By Silvana Longo
Decorium, a third-generation family-owned business for 36 years, continues to be a leader in the home furnishings and accessories category in the Greater Toronto Area. Since its launch back in 1986 (when its 2,500-square-foot location catered to the design trade only), with each decade, the continued and sustained growth of this proudly Canadian business is certainly one that seems to have the winning formula for success. Long-time employee, vice-president of marketing and buyer Tara Lindsay touts one of the reasons to the company’s staying power is its unique culture that treats staff and clientele as family. “I have been here for more than 20 years, and many people have been here for several years,” she says. “We are a true working family.”
Behind the continuity of the brand that builds trust with staff and customers alike, the 100,000-square-foot showroom in Toronto is an odyssey of furnishing options for every lifestyle, every room and every style, from modern to traditional and everything in between. Clients benefit from free design services both in-store and virtually. Plus, if head-to-toe ergonomic support appeals to your comfort and design sensibilities, the showroom has a dedicated “Stressless Gallery,” comprised of pieces with specialized ergonomic features made by a modern Scandinavian company offering the maximum of relaxation and luxury. Beyond the white-glove service and extended family culture, Decorium has also always been at the forefront of trends, offering both quality and value in all its coveted collections. Whether you’re looking to update the look of a room or your entire home, it is a one-stop shop and a destination worth exploring for all your furnishing needs.
Here is a look at some of the latest trends you will find (or those that are coming soon) to its Toronto-based showroom located at 363 Supertest Road.
Curves ahead. Rounded 1970’s-inspired furniture has redirected the focus from razor-sharp geometric lines in interiors. This shapely aesthetic evokes feelings of relaxation and hope over hard lines. Th e soft curves are perfect for beds, swivel chairs, sofas and sectionals.
Beyond the grey matter. Grey had a good run, but this longstanding neutral has taken a backseat to ivory and creams, and the warmer side of the colour wheel. “More muted, toneon- tone colours are on trend for 2022, and will likely last through 2023,” observes Lindsay. In line with the desire for a calm feel in a space, soft and pale shades of pink, blue, green or lilac perfectly fi t the bill. Visual interest is added via patt ern or texture. Lindsay assures there is still room for saturated colours by adding bright-coloured accents like cushions, throws and wall art.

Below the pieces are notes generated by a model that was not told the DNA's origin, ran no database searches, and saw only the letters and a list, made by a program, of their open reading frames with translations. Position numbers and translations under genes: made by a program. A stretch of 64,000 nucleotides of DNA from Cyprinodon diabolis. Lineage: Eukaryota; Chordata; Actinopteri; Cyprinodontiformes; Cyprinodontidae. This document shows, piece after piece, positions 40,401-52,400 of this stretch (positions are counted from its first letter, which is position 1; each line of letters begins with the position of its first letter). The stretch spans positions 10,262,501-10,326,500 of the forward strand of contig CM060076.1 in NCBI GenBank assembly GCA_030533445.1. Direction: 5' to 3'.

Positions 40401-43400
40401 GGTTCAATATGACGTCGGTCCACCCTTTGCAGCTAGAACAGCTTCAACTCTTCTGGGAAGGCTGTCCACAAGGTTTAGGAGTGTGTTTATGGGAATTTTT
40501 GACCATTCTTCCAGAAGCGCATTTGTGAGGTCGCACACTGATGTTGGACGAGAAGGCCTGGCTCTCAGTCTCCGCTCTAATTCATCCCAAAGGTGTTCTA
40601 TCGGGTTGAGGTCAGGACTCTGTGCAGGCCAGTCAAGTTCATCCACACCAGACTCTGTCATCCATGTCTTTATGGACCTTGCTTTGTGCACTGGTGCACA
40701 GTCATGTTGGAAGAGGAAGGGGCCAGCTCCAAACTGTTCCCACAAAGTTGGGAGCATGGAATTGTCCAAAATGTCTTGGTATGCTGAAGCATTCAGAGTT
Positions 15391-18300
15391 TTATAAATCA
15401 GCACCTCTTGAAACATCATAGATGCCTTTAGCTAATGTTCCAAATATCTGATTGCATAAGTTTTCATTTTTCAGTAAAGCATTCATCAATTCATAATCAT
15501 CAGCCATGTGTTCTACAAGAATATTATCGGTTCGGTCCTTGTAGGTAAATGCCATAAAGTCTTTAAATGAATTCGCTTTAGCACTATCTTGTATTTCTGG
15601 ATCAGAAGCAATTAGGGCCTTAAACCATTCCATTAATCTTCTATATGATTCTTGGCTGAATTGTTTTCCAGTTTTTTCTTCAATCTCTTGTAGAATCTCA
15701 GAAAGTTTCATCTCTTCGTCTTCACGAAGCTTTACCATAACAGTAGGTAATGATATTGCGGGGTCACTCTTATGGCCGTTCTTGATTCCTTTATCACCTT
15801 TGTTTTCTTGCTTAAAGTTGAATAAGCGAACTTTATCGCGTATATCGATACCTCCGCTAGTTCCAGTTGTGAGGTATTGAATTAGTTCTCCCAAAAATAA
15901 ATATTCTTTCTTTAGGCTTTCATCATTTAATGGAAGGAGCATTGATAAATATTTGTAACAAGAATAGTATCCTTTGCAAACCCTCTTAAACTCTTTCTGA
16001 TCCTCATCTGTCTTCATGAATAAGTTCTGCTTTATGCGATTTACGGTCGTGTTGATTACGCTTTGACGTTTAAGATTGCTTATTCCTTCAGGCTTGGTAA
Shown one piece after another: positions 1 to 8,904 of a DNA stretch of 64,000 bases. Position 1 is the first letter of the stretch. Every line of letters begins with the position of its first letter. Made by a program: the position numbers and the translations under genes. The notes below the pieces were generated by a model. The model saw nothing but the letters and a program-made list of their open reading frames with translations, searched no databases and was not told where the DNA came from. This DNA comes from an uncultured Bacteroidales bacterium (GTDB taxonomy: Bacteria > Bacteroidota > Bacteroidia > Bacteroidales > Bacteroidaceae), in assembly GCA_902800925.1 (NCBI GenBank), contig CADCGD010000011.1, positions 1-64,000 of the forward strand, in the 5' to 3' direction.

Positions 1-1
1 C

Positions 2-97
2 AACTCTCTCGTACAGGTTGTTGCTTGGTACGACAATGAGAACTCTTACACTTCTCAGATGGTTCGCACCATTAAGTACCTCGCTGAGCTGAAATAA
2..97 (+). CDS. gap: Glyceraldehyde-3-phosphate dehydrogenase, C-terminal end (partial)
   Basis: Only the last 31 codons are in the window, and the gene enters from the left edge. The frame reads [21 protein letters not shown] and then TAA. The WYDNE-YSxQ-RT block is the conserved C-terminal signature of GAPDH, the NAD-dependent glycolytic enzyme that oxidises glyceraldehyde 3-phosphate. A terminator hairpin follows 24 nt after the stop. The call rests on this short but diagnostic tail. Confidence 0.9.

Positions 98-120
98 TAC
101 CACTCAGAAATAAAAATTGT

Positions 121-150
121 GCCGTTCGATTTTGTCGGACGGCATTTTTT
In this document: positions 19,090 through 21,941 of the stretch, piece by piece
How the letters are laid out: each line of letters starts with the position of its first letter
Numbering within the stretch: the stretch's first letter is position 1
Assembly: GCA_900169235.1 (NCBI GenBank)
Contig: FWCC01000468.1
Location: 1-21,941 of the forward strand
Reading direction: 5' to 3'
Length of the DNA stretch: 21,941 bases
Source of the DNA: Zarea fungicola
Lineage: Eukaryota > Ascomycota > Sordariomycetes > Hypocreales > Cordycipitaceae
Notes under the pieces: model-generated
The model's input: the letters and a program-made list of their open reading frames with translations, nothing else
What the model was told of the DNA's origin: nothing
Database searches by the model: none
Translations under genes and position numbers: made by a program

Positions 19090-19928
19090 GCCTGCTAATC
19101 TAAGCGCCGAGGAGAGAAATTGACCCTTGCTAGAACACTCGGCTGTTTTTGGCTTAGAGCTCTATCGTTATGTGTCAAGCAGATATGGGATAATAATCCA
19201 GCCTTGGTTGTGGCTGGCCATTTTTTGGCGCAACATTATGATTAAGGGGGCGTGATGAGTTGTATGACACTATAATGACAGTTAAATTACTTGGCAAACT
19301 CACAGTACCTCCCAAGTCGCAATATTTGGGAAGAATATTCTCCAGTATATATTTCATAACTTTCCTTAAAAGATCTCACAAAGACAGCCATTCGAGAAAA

’70s style…reinvented for the 21st century. Before you start picturing linoleum floors and wood-panelled walls, this is a curated approach to 1970’s decor, which includes textured fabrics, patterns, materials like velvet and rattan and an effort to bring nature indoors. There is a return to earth tones, biophilic accents such as leafy plants, mushroom-shaped lamps and low-slung furniture. “With the world engrossed by this fast-paced lifestyle, home decor trends are taking steps back in time and introducing a sense a calm and peace,” says Lindsay. And there’s another reason for the ’70s comeback: Fashion. “With the revival of understated looks coming down the runway, we are seeing this translated to home furnishings.”
Blond ambition. Neutrals and light, airy blond finishes have taken centre stage. Lindsay’s observations from the furniture market saw the pervasive blond finish on dining tables, bedroom furniture, home accents, coffee tables and much more. Natural oak that would normally be found on coastal furniture or in Miami has evolved, and you will see this finish applied to more modern pieces of furniture. “Imagine a modern resort-like feeling in a serene and stylish setting,” says Lindsay. Think basketweave-accent cabinet fronts featuring clean, simple lines with more modern hardware. That’s fun; that’s the power of blond.